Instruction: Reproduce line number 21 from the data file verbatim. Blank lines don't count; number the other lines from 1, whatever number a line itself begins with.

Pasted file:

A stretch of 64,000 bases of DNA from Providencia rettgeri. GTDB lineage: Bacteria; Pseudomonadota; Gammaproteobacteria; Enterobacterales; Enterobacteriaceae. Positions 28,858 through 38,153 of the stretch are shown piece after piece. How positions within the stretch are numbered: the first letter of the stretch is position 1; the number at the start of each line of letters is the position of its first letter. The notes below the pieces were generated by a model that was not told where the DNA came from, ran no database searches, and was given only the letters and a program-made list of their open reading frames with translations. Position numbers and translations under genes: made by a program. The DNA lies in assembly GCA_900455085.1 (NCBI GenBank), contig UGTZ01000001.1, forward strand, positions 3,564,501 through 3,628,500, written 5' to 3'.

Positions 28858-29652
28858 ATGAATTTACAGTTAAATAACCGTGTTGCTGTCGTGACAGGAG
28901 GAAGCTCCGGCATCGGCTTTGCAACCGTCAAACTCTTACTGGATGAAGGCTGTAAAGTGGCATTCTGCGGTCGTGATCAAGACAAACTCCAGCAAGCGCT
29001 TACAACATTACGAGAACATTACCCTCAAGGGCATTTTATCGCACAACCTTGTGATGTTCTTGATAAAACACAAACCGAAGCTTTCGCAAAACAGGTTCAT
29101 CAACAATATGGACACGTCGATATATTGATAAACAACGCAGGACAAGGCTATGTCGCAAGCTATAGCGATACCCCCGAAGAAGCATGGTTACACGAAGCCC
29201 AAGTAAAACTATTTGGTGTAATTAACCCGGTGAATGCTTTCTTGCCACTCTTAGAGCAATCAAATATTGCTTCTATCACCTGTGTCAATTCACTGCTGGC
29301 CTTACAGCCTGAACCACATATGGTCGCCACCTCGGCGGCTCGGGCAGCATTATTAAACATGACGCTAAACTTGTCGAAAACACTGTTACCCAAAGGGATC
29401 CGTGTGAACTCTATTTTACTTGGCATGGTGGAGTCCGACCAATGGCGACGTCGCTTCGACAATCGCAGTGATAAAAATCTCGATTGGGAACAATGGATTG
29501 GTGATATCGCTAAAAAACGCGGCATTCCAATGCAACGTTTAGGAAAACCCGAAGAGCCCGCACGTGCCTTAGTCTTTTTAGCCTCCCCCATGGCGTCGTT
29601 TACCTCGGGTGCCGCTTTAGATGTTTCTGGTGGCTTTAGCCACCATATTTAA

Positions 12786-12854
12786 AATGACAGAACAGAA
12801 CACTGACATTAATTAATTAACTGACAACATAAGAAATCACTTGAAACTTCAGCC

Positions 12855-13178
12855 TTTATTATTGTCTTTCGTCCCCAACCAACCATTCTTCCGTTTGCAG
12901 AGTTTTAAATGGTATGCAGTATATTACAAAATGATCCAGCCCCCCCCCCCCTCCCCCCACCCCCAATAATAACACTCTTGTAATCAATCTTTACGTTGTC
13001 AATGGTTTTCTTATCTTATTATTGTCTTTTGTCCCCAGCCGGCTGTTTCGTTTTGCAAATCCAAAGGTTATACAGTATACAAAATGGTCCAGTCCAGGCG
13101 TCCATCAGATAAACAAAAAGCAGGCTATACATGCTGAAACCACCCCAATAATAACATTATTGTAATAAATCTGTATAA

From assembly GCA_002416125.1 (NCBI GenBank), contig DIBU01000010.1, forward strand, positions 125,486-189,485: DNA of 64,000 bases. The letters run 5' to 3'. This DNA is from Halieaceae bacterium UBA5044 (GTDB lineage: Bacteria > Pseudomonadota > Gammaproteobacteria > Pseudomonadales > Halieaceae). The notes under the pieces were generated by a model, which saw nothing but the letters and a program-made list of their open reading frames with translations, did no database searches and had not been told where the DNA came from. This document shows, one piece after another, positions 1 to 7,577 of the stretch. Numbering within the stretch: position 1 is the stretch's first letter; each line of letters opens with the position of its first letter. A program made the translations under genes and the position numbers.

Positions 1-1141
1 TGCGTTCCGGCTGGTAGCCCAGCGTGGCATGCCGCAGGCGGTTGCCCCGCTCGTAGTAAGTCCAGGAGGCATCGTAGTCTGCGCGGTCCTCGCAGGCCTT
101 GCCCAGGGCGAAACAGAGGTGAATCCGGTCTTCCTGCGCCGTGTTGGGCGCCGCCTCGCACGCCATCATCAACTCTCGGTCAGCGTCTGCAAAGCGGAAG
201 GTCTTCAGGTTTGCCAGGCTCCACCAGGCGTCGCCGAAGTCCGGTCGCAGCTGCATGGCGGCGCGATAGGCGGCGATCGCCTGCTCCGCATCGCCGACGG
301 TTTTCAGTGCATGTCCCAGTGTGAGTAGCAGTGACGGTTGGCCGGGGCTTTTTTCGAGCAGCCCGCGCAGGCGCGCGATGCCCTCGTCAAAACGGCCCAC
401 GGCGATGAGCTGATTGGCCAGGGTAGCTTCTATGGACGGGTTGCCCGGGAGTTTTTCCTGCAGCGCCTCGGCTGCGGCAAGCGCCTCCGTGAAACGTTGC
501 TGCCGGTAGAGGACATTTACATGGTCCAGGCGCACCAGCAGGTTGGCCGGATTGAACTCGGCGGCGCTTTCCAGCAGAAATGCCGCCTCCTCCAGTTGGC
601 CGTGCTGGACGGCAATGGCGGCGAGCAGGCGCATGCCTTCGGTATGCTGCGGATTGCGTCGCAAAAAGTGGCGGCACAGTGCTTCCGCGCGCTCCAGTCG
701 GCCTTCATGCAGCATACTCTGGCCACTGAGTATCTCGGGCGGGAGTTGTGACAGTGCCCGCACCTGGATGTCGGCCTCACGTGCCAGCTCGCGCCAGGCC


Positions 1-1141